Google Analytics is every SEO’s best friend. Whether you’re a marketing manager or a consultant, it’s important that you measure the impact your marketing efforts are having on your website’s performance. Not only is Google Analytics important for measuring the performance of your marketing campaign, but it can also be used as a tool to look for good opportunities. Below are 5 analytics tips that every internet marketer should know about.

Google Analytics Tips for SEO

1. Filters

When you log into your Google Analytics account, you’re going to see website statistics for all traffic. What many don’t know is that you can filter your entire account to look at a specific traffic source. At the top where it says "All Sessions," click on that. A drop down will appear where you can filter the entire account to only show data for the organic channel or paid search channel. Both have little stars next to them so that you can’t miss them. This way, when you’re looking at a report, you know that you’re only looking at data from a specific channel.

Using filters in SEO analytics (1)

Using filters to view traffic source

Dashboards

Dashboards are an awesome way to get a quick overview of how your campaign is doing without having to look in multiple places. It’s important to include metrics and KPIs that matter most to your business in these dashboards. For an analytics for SEO dashboard, I would look at organic traffic, organic conversions/revenue, top landing pages, and average time on site as a few metrics to start. You can check out some already built dashboards here.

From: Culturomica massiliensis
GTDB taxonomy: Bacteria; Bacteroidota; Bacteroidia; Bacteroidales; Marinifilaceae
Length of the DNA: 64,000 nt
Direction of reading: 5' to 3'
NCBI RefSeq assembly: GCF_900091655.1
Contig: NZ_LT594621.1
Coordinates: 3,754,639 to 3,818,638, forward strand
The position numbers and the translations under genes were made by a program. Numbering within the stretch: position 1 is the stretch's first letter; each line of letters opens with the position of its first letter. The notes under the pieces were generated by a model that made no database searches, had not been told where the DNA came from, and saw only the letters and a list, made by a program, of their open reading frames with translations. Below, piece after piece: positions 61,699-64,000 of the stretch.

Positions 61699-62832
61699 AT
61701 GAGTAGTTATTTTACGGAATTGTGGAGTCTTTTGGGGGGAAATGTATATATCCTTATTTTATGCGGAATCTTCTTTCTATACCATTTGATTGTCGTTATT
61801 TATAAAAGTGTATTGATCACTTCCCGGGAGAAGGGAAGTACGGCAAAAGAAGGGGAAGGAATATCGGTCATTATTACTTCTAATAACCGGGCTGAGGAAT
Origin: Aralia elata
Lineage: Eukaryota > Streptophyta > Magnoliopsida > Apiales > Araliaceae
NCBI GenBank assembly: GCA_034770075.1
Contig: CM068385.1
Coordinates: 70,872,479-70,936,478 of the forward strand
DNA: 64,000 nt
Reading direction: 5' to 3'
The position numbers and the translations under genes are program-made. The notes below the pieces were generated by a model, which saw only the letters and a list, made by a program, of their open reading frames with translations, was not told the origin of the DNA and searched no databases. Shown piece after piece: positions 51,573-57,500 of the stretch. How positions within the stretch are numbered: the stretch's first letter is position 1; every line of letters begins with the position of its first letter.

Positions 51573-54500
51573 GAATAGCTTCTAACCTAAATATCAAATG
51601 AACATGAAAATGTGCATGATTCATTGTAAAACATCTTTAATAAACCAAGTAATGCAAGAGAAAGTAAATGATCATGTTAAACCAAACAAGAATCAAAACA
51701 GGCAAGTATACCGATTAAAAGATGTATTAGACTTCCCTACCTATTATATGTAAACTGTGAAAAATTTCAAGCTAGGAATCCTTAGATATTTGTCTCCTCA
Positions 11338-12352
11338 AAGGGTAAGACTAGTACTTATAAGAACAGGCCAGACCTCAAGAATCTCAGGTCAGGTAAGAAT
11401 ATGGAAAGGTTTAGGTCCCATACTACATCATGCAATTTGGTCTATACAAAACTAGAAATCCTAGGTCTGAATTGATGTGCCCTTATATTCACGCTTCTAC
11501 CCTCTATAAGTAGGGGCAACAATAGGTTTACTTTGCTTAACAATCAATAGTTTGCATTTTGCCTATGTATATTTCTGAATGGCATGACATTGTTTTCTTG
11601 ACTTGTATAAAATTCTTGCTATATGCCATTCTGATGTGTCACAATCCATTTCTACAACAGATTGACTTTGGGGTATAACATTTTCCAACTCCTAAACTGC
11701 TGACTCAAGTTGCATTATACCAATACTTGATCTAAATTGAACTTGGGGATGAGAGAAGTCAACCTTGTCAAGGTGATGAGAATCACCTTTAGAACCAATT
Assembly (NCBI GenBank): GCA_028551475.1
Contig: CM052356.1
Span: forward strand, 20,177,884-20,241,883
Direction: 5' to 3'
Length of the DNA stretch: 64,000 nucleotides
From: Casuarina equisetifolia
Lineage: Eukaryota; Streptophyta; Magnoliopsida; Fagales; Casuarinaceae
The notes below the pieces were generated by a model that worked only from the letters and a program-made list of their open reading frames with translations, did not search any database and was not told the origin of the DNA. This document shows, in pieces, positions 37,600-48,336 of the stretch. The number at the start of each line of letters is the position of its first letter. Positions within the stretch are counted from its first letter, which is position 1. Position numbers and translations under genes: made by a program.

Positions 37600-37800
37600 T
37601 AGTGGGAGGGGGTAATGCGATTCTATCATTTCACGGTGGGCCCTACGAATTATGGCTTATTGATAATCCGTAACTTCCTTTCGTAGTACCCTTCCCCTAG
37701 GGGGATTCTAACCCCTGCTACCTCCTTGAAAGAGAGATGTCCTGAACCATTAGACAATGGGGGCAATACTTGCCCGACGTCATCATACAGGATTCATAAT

Demographics Data

As marketers, we’re always striving to learn more about our customers. Most don’t know that Google already collects demographics data from the users on our site. We can see information regarding age, gender, location, interests and much more by adding a couple of lines of code to your existing Google Analytics code. Simply click on the demographics tab and follow the instructions.

Internal Site Search

Did you know that you own a great source of data and Google just reports on it? It’s called internal site search and you can see all search queries that a user performs on your site. You can use this data to improve the user’s experience on your site. For example, say you sell sunglasses and on the homepage you have links for most styles of sunglasses. However, you notice that there is a sharp increase in internal site searches for a specific style of sunglasses, say aviators. If lots of customers are searching for it, you might want to give that aviators page more visibility on the homepage, making it easier for customers to find the product they’re looking for.

Include Assisted Conversions

When looking at conversions and revenue numbers, most of us tend to look at just channel specific numbers. But to paint the full picture, you really need to look at all conversions, including assisted conversions. Assisted conversions occur when a user comes to the site through a channel (such as organic) and then leaves and converts later after coming through another channel (such as PPC). For example, if someone comes to your site from a search engine first, then bookmarks it and comes back a second time from the bookmark, they’d be recorded as a direct visit. Any purchases would be counted towards the direct channel, when they really found your site first via a search engine. The conversion would go to the direct channel and the organic channel would get the assisted conversion.

 

Following these five Google Analytics tips will help you capture more data efficiently. If you have any analytics tips not included here, please share them in the comments below.

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